Next to the ice cream counter was a 13-year-old boy slowly inching further and further away from his mom while scrolling through the latest photos on his iPhone. A sea of people and ghost plush toys named Snarky surrounded us. We admittedly were intrigued to stop by the Kith Treats store in the new Hudson Yards shopping mall because of its Lebron James flavored ice cream, but others were trickling out from behind closed doors of a ticketed area — Snark Park. The boy told us he had been waiting for months to be a part of this new experience by Snarkitecture, which combines museum-quality installations with exclusive retail. It certainly wasn’t just about the ice cream. 



When thinking about shopping in America, it’s hard not to go straight to the importance of experience. Whether it’s collaborating with athletes and celebrities to delight your customers with treats or providing a gated, exclusive exhibit — the way that brands get people in the door has forever changed, and with good reason. As we’ve seen from the tsunami of mall closures across America, the convenience of a mall isn’t a driving force like it used to be thanks to Amazon and other direct-to-consumer online brands. To attract customers and build loyalty today, brands have to establish a connection that’s fueled both on and offline and goes beyond the products themselves.

As brands gear up for the 2019 holiday shopping season, here are a few technology trends impacting the shopping experience:

Made for Me: E-commerce subscription box services are mainstream, mostly due to a customer’s ability to try multiple products without a major monetary investment. But they’ve also helped fuel the move to personalization. Whether it be skincare or vitamins designed just for you or a virtual shopper that gets your style exactly right — retailers are focused on drilling down far beyond the age range and location of their customer — and instead to their exact desires. With AI and targeting efforts only improving, we’ll see retailers use technology to reach customers on a more personal level than ever, both in-store and online.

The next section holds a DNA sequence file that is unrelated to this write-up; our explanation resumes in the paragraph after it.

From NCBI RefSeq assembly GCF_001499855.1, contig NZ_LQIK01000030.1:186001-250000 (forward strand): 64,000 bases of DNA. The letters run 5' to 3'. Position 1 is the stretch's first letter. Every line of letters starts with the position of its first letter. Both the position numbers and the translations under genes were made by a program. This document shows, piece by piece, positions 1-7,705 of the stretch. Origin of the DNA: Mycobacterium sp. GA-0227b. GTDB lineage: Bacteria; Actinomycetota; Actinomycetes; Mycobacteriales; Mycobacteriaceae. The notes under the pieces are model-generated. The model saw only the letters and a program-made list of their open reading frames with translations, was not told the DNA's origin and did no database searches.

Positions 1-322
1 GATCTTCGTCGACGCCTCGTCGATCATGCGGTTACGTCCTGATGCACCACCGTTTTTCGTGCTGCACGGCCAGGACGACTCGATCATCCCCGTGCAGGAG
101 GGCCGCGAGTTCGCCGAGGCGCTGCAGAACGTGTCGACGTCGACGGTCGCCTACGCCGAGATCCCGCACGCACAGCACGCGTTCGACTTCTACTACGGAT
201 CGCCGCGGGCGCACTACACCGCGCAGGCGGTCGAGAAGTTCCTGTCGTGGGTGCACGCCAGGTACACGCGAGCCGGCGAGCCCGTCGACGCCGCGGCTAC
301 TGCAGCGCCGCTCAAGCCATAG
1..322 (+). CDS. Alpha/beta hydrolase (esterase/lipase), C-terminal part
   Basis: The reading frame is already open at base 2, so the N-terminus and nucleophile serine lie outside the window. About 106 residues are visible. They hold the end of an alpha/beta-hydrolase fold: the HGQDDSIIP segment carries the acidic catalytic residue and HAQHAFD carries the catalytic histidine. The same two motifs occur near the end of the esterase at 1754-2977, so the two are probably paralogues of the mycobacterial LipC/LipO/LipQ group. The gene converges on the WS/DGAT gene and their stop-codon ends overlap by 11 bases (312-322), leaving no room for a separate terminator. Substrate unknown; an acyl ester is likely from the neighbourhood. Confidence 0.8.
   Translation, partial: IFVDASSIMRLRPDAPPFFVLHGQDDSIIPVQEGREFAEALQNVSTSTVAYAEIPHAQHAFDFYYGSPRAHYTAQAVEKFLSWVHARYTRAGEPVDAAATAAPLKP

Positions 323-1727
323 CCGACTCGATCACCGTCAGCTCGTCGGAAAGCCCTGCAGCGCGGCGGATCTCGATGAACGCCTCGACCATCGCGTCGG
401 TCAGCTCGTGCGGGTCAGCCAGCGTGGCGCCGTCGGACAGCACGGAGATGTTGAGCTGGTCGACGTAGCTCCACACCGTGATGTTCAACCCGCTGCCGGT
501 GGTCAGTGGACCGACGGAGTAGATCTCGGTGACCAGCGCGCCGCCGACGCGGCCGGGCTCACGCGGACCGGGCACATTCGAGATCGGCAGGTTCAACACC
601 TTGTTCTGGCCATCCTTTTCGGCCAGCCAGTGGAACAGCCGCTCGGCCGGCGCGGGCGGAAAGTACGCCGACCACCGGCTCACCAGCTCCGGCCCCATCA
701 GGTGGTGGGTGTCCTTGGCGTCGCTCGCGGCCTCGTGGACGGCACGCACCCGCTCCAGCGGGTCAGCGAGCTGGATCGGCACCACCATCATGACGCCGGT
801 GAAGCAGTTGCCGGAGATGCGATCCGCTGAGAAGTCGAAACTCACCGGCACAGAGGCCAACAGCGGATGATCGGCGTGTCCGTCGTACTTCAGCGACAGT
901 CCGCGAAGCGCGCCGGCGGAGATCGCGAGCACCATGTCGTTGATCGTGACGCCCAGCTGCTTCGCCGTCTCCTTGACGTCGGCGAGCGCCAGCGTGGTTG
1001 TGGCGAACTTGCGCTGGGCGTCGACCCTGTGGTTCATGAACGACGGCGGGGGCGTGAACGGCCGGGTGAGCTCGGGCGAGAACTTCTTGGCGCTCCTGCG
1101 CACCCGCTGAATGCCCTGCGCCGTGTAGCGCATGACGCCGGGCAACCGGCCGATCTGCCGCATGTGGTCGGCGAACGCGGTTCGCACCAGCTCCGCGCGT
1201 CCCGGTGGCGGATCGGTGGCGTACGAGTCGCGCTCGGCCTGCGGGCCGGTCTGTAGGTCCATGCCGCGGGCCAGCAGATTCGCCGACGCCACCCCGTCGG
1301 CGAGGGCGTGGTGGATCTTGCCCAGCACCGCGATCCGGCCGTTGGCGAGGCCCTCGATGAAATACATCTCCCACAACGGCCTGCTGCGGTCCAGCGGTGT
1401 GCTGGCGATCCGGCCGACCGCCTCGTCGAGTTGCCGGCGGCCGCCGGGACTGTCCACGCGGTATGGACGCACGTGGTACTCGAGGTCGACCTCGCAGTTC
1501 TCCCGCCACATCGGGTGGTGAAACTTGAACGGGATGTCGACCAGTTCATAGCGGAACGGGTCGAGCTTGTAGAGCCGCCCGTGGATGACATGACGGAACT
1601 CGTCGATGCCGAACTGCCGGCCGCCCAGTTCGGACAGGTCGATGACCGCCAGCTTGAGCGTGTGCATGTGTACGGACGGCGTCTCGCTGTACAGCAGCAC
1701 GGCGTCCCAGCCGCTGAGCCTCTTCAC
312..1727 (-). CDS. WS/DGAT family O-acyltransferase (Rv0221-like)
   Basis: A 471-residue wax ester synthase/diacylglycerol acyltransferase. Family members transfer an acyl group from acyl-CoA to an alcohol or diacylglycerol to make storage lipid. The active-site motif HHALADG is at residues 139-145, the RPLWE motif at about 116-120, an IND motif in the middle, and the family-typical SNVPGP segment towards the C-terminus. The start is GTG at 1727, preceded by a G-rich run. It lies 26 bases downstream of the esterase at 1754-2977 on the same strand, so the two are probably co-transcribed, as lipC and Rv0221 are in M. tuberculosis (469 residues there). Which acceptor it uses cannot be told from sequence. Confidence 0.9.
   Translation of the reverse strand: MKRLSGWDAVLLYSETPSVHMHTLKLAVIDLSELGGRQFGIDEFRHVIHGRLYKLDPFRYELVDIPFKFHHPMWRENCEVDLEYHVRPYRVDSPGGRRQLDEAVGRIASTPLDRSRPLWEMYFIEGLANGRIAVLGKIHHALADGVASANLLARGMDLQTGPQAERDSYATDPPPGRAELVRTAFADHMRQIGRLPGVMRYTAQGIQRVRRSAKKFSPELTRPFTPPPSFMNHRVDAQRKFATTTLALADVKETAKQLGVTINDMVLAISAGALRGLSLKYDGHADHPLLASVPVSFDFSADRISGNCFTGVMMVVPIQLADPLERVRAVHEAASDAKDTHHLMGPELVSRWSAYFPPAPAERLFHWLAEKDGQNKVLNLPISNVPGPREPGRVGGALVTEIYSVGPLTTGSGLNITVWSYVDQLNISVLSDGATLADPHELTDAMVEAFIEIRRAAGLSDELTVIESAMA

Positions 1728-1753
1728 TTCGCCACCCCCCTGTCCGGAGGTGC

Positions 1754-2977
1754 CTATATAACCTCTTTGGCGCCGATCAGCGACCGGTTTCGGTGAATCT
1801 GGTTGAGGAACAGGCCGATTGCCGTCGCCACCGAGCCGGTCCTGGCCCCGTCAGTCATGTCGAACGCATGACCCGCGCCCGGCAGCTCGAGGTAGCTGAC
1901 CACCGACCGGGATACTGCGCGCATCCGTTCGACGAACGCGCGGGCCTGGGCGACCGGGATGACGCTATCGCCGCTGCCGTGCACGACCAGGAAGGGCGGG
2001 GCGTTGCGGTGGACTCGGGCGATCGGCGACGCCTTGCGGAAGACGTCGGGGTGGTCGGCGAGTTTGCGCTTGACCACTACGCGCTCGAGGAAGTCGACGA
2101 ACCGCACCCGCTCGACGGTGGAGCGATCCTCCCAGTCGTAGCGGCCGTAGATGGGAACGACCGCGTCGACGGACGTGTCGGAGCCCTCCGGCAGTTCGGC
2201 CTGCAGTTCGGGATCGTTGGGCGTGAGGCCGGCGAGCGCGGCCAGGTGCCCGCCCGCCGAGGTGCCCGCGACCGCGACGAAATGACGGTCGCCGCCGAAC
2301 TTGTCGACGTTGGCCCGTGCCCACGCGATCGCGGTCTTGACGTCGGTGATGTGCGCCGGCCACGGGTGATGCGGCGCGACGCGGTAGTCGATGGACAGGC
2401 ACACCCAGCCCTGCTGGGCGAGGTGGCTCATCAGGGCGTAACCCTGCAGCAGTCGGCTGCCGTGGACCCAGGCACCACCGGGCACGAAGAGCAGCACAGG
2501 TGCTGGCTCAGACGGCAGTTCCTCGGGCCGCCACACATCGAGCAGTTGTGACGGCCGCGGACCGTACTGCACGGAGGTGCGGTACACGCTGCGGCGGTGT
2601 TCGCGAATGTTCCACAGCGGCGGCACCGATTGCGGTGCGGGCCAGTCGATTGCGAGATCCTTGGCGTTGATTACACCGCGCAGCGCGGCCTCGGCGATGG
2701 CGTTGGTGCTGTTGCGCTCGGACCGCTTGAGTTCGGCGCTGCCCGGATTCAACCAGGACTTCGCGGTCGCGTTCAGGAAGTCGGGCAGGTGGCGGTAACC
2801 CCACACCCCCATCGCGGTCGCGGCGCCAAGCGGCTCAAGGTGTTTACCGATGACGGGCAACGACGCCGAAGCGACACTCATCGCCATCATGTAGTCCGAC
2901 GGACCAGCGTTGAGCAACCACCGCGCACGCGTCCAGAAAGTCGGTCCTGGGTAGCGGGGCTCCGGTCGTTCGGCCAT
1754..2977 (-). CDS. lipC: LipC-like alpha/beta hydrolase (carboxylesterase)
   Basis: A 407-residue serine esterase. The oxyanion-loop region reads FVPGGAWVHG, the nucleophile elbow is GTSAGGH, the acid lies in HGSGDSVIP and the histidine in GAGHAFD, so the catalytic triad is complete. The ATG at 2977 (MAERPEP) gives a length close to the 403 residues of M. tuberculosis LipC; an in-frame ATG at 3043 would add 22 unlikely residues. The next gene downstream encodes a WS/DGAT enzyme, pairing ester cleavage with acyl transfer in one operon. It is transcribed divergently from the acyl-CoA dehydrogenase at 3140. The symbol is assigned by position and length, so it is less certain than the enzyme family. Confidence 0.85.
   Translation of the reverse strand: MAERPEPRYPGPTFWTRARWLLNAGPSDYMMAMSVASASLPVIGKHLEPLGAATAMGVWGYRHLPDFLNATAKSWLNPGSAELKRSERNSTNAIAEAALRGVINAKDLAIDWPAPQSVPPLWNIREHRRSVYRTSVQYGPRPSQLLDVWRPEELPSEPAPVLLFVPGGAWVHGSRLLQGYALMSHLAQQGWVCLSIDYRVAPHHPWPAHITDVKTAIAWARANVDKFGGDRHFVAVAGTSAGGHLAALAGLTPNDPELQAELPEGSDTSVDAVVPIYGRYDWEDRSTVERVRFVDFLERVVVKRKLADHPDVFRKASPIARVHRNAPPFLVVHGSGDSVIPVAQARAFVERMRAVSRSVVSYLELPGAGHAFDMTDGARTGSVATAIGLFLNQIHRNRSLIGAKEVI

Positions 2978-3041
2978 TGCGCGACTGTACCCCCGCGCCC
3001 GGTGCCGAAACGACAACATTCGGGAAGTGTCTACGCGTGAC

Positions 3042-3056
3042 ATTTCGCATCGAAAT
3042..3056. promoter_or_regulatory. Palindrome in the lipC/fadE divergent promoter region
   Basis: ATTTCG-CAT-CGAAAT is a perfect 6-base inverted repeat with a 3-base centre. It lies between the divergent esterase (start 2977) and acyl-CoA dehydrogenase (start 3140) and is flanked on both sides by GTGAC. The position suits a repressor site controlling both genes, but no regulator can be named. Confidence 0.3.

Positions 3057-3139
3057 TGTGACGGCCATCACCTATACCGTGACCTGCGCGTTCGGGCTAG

But is it Instagrammable? The in-store experience isn’t just about providing easily accessible products to people who are browsing or coming to the store with a product purchase in mind — it’s about making people wish they were there, too. For example, at the Hudson Yards mall just about everything is an Instagrammable experience — the artwork between storefronts, the brightly colored stores and entertainment on site — even a climbable landmark! FOMO is all too real for today’s shoppers. 

Frictionless Checkout (Wherever & However): It’s no secret that checking out is one of the worst parts of shopping — online or in-store. In recent years, we’ve seen the industry make strides in-store with self-service checkouts and even Amazon paving the way for no checkout, just grab and go. In order to make the checkout process faster, retailers are going “cashless” and deploying mobile checkout stands throughout stores. During the busy holiday shopping season when in-store real estate is particularly precious, it’s likely to become an even more important strategy. 

Yes, it’s only summer but it’s always a good time to think about the shopper experience. As we gear up for holiday shopping, what are your predictions for this year? Leave your thoughts in the comments.

Plus, enjoy a few pictures from our trip to the Hudson Yards mall — it’s quite the place!